With $11 million freed up after all-star second baseman Robinson Cano was suspended for a violation of MLB’s performance-enhancing drug policy, the Mariners on Friday took advantage of the savings and imported a pair of additions from the Rays in outfielder Denard Span and righthanded reliever Alex Colome.
Span’s $9 million salary this season was the highest on the Rays’ payroll. His contract also calls for a $12 million mutual option in 2019. Colome is making $5.3 million. Tampa Bay is reportedly sending Seattle $4.75 million to help offset the costs of the two contracts.
Span also gives the Mariners a veteran option in left field with Ben Gamel underperforming this season, and Colome gives Seattle a reliever with closer experience to buttress the bullpen behind Edwin Diaz.
In return, the Rays get a controllable righthander with big league experience in Andrew Moore, as well as righthander Tommy Romero, the Mariners’ No. 26-ranked prospect entering the season and their 15th-round selection in the 2017 draft.
Denard Span, OF
The Mariners are solid in center and right field with Guillermo Heredia and Mitch Haniger, but they have a bit of a hole in left field with the slumping Gamel leading a trio that’s also included Andrew Romine and, recently, John Andreoli. Span gives Seattle another option.
Alex Colome, RHP
Diaz is firmly entrenched in the closer’s role, but Colome’s addition gives the Mariners a pitcher who racked up 84 saves over the last two seasons and could easily slide into the eighth-inning role for a team with an already solid bullpen.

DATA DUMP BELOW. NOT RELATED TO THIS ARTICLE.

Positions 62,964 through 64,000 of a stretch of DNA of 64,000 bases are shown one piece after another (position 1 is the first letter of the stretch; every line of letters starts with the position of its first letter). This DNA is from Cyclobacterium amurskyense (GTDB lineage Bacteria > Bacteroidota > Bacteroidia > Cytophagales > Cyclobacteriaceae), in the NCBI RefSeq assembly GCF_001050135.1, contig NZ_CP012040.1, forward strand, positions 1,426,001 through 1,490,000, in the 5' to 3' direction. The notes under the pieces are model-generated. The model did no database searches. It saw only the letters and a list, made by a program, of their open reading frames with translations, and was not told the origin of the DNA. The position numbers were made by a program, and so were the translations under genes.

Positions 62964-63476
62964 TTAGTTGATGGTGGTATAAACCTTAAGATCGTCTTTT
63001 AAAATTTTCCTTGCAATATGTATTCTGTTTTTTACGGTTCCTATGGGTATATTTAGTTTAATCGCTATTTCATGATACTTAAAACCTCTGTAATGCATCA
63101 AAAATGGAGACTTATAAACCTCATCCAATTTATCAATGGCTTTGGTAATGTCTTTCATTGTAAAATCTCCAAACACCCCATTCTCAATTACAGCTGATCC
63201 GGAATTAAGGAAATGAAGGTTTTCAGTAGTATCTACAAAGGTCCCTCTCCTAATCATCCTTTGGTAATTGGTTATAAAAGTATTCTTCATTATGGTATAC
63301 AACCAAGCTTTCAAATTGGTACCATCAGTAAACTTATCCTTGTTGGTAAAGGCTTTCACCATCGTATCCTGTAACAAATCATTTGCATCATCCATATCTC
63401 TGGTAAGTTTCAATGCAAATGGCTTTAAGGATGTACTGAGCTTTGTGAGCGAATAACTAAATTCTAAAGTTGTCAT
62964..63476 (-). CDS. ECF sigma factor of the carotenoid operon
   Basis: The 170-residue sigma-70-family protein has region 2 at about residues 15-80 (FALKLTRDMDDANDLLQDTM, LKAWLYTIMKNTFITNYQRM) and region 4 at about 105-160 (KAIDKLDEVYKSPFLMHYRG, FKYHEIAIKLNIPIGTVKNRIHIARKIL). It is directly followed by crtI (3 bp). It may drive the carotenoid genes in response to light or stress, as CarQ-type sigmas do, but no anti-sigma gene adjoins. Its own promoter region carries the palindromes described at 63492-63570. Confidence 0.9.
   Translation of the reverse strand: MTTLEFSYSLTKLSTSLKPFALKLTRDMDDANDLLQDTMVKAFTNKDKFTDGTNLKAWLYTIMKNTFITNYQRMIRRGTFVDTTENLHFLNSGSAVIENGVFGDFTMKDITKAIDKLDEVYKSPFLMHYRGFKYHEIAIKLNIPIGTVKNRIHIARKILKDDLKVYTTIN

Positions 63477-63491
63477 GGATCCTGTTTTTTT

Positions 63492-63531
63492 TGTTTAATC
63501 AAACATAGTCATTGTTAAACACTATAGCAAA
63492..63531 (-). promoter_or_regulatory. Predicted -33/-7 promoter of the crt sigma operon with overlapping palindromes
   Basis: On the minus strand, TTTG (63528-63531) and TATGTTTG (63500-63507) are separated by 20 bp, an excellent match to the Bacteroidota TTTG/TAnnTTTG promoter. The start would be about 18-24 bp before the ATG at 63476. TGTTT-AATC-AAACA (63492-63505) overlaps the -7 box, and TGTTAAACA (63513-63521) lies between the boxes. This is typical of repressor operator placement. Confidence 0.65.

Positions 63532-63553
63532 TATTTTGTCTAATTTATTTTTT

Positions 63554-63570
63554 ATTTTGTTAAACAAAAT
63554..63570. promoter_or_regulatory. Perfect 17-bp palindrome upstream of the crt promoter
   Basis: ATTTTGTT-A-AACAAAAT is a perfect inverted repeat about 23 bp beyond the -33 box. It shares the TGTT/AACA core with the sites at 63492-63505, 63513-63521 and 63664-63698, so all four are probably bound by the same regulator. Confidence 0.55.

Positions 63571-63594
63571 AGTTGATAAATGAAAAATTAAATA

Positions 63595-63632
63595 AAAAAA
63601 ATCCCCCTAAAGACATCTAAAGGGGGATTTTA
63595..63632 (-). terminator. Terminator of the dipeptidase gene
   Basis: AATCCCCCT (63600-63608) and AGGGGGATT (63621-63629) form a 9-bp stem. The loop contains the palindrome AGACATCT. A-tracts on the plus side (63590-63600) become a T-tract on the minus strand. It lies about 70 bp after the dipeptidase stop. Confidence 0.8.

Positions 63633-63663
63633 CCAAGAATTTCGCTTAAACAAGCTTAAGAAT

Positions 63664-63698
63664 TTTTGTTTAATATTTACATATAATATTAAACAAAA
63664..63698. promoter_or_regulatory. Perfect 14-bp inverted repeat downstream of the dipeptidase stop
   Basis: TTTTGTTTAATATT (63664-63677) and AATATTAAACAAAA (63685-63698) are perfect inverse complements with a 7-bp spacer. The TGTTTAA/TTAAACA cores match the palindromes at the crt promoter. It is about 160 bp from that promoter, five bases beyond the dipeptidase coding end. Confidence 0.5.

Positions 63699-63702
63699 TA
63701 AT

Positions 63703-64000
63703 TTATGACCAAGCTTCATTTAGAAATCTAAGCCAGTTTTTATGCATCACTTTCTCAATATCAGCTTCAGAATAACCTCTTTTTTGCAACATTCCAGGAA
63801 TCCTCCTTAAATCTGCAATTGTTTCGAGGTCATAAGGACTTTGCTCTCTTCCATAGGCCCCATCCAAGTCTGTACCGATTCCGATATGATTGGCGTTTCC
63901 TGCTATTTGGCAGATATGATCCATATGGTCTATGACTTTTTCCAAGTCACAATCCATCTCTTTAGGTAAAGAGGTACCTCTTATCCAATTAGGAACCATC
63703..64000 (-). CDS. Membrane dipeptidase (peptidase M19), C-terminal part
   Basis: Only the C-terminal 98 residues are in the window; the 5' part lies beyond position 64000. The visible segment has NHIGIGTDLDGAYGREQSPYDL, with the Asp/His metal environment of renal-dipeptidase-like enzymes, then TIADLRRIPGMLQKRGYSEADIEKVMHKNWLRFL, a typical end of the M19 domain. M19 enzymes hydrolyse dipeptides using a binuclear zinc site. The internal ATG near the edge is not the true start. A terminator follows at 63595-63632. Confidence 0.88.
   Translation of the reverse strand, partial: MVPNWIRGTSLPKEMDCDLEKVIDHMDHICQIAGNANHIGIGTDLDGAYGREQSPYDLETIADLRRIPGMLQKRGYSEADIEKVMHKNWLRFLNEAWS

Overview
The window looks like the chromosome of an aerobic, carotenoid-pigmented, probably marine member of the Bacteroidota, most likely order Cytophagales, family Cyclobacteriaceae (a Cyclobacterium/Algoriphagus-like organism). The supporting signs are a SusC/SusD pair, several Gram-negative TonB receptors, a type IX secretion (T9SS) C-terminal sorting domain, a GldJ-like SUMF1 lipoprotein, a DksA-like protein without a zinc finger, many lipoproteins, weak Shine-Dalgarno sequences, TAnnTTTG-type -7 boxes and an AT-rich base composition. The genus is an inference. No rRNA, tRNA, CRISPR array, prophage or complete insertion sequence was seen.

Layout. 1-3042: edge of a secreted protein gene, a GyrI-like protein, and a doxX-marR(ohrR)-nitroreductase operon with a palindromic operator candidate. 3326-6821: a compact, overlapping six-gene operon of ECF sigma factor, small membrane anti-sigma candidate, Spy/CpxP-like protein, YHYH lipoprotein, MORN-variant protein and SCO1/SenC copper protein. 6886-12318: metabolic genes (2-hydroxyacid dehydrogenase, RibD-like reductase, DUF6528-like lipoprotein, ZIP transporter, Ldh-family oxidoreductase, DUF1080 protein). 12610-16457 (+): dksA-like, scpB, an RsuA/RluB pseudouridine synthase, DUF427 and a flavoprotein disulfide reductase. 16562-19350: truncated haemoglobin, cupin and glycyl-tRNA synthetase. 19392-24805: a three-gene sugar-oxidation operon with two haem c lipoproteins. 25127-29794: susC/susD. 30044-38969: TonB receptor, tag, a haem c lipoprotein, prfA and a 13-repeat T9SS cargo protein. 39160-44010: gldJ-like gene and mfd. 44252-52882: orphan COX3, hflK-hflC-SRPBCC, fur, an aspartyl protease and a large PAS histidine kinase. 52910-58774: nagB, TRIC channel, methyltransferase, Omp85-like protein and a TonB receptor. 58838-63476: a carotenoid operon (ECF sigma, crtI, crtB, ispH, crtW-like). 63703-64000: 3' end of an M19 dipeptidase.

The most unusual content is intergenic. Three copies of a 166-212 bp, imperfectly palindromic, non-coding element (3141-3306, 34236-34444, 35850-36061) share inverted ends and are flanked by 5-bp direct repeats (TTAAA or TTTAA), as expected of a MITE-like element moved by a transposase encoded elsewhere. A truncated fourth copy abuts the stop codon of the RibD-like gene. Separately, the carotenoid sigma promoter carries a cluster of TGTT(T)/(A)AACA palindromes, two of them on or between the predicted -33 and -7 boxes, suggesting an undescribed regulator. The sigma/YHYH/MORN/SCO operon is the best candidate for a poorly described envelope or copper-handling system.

Andrew Moore, RHP
Moore, who will report to Triple-A Durham, gives the Rays a low-cost, major league rotation option under control for several more years. Drafted in the supplemental second round in 2015, Moore made his big league debut last season and made 11 starts with Seattle. The finesse righthander was back in Double-A this year and posted a 5-1, 3.04 mark.
Tommy Romero, RHP
The Mariners’ 2017 15th-round pick out of Eastern Florida State JC gets his outs by commanding an 88-92 mph fastball and primarily coupling it with a mid-70s curveball. He also has a slider and a changeup. With low Class A Clinton this year, Romero was 3-3, 2.45 with 54 strikeouts in 44 innings.